NDRD

Team

The My Home Space project has been developed through a series of stages, and relied on a range of contributions as shown below.

We are very grateful for the excellent contributions outlined, and know that the tool and project outcomes could not have been achieved without the contributions of so many ... thank you!

  • Project proposal
    • Libby Callaway (Occupational Therapy Department, Monash University)
    • Kate Tregloan (Architecture Department, Monash University)
    • Di Winkler (Summer Foundation)
    • Gavin Williams (University of Melbourne)
    • Ross Clarke (ACU)
  • National housing fieldwork
    • Libby Callaway (Occupational Therapy Department, Monash University)
    • Kate Tregloan (Architecture Department, Monash University)
    • Su-Yinn Lai (Architecture Department, Monash University)
    • Sophie Moore (Occupational Therapy Department, Monash University)
    • Tenants, family members, support providers, architects, builders and government representatives from three states of Australia (five housing sites)
  • National Housing Roundtable
    • Representatives from the National Disability Insurance Agency
    • Representatives from state government disability, housing and injury insurance agencies
    • Libby Callaway (Occupational Therapy Department, Monash University)
    • Kate Tregloan (Architecture Department, Monash University)
    • Sophie Moore (Occupational Therapy Department, Monash University)
    • George Taleporos (Summer Foundation Ltd)
  • ‘My Home Space’ website, virtual housing tours, design guidelines and key concepts reports
    • Kate Tregloan (Architecture Department, Monash University)
    • Libby Callaway (Occupational Therapy Department, Monash University)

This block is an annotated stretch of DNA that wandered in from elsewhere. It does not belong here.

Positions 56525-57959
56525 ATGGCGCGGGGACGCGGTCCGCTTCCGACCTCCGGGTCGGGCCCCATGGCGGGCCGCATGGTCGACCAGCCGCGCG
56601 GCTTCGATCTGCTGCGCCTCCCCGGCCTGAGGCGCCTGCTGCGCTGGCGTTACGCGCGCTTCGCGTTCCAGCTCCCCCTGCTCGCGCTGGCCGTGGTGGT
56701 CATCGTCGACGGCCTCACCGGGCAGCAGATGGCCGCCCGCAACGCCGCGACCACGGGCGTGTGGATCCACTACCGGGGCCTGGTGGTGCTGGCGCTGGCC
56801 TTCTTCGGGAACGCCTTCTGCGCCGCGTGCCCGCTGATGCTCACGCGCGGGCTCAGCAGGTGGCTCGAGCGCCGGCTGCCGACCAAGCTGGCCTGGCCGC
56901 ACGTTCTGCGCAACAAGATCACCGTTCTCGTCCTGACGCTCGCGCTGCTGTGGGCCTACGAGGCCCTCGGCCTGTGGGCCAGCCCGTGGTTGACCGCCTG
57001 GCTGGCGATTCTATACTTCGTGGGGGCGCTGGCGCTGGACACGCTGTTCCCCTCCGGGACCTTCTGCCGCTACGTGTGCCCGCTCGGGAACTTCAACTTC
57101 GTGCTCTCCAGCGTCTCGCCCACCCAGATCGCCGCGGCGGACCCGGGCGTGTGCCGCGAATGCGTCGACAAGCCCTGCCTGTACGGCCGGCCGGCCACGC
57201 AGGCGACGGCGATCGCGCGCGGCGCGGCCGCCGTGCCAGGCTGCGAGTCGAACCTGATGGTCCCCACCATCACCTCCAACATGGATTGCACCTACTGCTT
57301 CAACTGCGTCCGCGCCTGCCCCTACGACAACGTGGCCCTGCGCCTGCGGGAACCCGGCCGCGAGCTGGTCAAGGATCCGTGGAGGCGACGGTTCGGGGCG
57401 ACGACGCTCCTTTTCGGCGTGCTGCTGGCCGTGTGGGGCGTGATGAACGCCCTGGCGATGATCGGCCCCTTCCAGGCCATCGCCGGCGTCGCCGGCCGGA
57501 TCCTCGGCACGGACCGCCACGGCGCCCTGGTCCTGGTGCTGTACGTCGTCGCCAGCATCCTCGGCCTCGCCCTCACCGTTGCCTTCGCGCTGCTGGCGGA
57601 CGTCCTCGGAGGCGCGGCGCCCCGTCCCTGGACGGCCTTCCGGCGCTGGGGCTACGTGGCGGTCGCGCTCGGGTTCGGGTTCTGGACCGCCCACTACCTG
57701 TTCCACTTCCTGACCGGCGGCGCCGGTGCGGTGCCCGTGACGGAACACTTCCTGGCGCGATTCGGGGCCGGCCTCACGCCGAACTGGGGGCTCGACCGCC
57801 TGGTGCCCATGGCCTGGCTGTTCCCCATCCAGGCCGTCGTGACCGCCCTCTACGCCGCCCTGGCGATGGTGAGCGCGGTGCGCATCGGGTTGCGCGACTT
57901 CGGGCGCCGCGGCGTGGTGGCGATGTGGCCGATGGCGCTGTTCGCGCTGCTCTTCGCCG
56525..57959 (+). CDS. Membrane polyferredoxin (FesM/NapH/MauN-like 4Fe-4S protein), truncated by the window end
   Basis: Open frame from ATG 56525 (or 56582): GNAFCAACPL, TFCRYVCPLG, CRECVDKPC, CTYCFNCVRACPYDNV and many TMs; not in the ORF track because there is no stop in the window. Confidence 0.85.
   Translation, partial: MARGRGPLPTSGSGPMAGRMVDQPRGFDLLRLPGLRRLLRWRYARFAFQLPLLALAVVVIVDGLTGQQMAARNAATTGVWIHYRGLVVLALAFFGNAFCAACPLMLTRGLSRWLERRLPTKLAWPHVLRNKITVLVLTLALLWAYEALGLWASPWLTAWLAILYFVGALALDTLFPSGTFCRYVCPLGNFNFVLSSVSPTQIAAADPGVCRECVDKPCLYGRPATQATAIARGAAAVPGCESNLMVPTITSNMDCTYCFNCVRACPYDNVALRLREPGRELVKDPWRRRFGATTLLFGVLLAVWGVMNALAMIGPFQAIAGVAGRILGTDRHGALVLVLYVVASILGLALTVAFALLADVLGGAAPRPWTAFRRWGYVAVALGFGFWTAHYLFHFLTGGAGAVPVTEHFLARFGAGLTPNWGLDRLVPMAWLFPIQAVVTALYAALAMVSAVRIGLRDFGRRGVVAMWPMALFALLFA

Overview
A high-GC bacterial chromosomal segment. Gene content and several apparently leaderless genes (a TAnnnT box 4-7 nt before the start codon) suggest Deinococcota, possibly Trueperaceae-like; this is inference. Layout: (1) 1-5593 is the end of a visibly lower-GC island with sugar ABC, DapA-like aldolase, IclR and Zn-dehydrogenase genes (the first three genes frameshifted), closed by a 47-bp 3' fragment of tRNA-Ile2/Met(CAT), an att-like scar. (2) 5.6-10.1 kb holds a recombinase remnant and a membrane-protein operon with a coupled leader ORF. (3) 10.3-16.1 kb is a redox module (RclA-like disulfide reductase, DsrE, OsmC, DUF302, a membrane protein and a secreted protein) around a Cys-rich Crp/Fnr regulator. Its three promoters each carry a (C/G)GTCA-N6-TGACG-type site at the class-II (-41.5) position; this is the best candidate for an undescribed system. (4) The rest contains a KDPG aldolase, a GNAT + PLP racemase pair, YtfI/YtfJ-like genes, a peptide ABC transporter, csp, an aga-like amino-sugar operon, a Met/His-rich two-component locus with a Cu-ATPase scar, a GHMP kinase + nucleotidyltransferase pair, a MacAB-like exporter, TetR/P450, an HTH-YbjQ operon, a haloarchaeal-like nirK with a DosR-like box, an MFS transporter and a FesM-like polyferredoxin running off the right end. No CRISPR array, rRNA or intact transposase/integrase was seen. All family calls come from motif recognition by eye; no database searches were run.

• Lewis Moore (Architecture Department, Monash University)
    • Chris Ashe (Cordial Creative)
    • Courtney Rodricks (Digital Safari)
    • David Harraway, Calum Hammond and Ann-Glory Jandayan (Comtec, Yooralla)
    • Samantha Hastie (Laneway Productions)
    • Celine Tan (Architecture Department, Monash University)
    • Justin Nix (Equitable Access)
    • Di Winkler and Luke B’osher (Summer Foundation Ltd)
    • Ashleigh Darville (DDC Group)
    • Stephen Vick (Guardian Living)
    • Kirrily Hayward (Clickability)
    • Jono Bredin (Calling the Brain’s Bluff)

Ms Libby Callaway

Libby Callaway (BAppSci (OT), MOT) is a registered occupational therapist working as a researcher and senior lecturer in the occupational therapy department at Monash University. She is also the director of a community occupational therapy practice for people with severe acquired brain and spinal cord injury, Neuroskills Pty Ltd. For the past 24 years, Libby has worked in the field of neurotrauma across rehabilitation and community settings in Australia, as well as in the USA. Her research interests include housing, technology, and workforce design for people with lifetime care needs resulting from disability. She has published extensively in peer-reviewed journals and presents at national conferences each year. Libby currently leads a range of interdisciplinary team-based research funded by the Transport Accident Commission (TAC) and Department of Social Services, and consults to the National Disability Insurance Agency and the TAC.

A/Prof Kate Tregloan

Kate Tregloan focuses on the contributions that creative disciplines and education can make to interdisciplinary activities in response to community needs. She is Associate Dean (Education) of Monash University's Faculty of Art Design & Architecture, a researcher and senior lecturer in the Department of Architecture, and a registered Architect. Kate has a particular research interest in design processes, and the intersection of qualitative and quantitative judgements that influence both the production and the assessment of design. Research outcomes include resources to support creative education and design practice, including the internationally award-winning ‘RIPL’ post-occupancy evaluation framework developed with Libby Callaway and colleagues from Architecture and Occupational Therapy.  The project developed innovative navigable 3D panoramas as research dissemination devices for use by designers, investors and people with disability and their families. Other projects include interdisciplinary research funded by the Australian Government Office for Learning and Teaching, the Transport Accident Commission (TAC) and the Department of Social Services.